Spoilers for the few remaining details not already revealed in the trailer. For a more review focused take, read Vivek’s review.
Lets get one thing out of the way: Yes, I’m a huge fan of what Marvel is doing on their live-action front with their Cinematic Universe, I’ve never obscured that fact. That makes it easy for someone to just call me a fanboy and say that I hate DC. But the thing is the reason I criticizes DC for what they’ve been doing with their Extended Universe is because I actually love DC, warts and all.
I’ve loved Batman since I was four, and had a strong liking of Superman as well. I’m all but raised on an unhealthy dose of Tim Burton’s Batman (released the year before I was born), The Animated Series and Mask of the Phantasm. The first new Batman to come out during my fandom was Batman Forever which I watched with the same repeat intensity on VHS in my room. Hell, I was seven years old and the exact target audience for Batman & Robin, a painful, unwatchable piece of garbage, that I liked at the time. Because I loved Batman and I was seven!
Even as Batman & Robin almost killed Batman as a film franchise, I continued to rewatch the already released films and any new piece of Batman media released: Batman Beyond, Justice League, heck, even The Batman. So imagine my excitement when Batman Begins was announced, and it didn’t hurt that they were filming scenes in my home-country of Iceland. I love the Dark Knight Trilogy, I feel that Nolan succeeded completely in delivering his grounded take, with seriousness that was backed up by emotional bombast and compelling characters. Begins practically defined the origin story for the modern era, The Dark Knight is one of my favorite films of all time full-stop and I still stand by my five star review of The Dark Knight Rises, a film I will always go to bat for, pun not intended, while completely understanding if people didn’t like it.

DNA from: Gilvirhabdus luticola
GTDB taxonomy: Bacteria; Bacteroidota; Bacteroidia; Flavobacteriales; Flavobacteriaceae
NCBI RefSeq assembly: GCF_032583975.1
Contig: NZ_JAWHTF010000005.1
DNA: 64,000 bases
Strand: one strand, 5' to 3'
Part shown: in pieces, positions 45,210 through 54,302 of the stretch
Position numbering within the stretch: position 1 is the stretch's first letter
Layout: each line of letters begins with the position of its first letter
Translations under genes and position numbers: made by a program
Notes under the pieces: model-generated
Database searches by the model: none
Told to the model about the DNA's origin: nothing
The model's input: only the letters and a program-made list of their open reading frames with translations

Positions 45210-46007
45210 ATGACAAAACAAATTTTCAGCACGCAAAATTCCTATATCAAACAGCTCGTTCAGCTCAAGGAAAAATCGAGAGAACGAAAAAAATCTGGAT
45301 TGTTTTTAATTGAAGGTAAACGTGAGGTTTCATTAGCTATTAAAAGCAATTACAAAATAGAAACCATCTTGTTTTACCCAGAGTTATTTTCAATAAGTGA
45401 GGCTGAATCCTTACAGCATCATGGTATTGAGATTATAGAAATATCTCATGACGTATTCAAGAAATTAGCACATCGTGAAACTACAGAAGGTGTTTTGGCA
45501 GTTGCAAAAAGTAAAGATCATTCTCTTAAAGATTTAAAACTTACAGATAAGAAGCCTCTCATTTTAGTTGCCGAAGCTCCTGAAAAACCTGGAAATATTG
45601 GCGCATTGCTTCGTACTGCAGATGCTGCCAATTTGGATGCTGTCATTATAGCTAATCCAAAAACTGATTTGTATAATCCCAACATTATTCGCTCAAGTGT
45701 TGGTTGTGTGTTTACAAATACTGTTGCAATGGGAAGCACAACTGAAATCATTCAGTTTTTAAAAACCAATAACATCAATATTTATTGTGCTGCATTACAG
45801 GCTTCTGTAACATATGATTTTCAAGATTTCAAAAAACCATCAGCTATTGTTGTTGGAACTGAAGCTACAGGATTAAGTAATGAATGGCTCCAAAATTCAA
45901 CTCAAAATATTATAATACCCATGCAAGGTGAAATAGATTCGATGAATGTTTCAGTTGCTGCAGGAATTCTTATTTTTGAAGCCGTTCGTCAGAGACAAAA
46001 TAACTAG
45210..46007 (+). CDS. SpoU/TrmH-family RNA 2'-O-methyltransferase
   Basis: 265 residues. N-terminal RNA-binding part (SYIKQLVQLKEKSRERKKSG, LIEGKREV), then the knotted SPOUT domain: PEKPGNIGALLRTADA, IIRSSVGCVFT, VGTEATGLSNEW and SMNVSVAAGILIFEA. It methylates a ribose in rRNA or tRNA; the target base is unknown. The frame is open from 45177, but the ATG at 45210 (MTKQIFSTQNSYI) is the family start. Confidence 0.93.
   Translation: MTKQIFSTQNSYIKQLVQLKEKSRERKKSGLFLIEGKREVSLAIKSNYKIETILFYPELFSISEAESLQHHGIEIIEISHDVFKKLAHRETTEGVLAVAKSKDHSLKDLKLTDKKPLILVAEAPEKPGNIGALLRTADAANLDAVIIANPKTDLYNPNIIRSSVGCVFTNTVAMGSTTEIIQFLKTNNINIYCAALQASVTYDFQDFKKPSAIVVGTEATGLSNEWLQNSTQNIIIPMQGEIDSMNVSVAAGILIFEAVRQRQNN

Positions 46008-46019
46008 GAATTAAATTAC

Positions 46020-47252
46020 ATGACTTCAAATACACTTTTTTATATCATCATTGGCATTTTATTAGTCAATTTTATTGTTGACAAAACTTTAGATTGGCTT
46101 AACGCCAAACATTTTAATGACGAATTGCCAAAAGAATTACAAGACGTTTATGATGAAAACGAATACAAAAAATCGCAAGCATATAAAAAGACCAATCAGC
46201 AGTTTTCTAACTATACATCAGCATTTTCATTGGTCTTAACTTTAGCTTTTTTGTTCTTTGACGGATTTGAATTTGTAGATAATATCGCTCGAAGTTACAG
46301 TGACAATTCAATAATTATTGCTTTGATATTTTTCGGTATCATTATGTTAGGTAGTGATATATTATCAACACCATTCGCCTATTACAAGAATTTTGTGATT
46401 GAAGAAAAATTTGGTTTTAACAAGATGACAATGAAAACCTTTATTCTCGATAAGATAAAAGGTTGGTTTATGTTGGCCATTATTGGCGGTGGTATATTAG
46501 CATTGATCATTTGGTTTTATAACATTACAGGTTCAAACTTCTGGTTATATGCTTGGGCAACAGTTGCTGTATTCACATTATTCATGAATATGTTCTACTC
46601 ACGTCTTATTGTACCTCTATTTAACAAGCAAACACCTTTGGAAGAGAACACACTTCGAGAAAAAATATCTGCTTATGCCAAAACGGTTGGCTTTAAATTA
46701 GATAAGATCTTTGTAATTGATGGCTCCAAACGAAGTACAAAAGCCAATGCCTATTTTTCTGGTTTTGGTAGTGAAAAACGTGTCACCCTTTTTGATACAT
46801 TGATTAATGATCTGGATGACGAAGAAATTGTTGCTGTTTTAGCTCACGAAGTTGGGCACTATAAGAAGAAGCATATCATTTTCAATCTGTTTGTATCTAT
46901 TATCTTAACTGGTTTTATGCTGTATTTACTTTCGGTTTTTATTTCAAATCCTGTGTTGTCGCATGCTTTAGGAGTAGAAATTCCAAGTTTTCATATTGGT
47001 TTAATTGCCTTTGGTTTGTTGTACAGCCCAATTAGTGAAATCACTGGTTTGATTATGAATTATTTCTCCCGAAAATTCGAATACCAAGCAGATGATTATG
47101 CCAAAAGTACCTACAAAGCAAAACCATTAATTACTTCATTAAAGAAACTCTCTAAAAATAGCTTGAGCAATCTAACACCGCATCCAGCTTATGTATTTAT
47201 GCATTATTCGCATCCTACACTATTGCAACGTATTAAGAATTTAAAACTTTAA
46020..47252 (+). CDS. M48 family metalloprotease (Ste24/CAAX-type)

That brings us to the Boy in Blue. Much like Batman, I was introduced to Superman on film when I was very young. Funnily enough, while I very much connect Batman to my childhood home, Superman I link with my grandmother’s house, where I would watch the first three Christopher Reeve films and a healthy helping of old Superboy cartoons. Not the same character, but it speaks to my appetite for Superman related media at the time. I found things to enjoy in Superman Returns, primarily in the heroism of the main character, though ultimately the film is a weirdly detached bore, an element I’ve come to recognize in the work of Bryan Singer, but that’s a discussion for another time.
In general, I greatly prefer Batman to Superman, mainly because I still feel that, on film, the character has never found himself in a truly great story. So when it was announced that Christopher Nolan would oversee a Superman film directed by Zack Snyder, whose style I had largely liked despite his general weakness in delivering emotional depth and complexity. I was confident that Nolan could guide him in making a great film, applying the general approach of Batman Begins to Superman. The excitement that I had from the trailer, which still stands as a great piece of Superman media, led me all the way to the theater, where my hopes were devastated.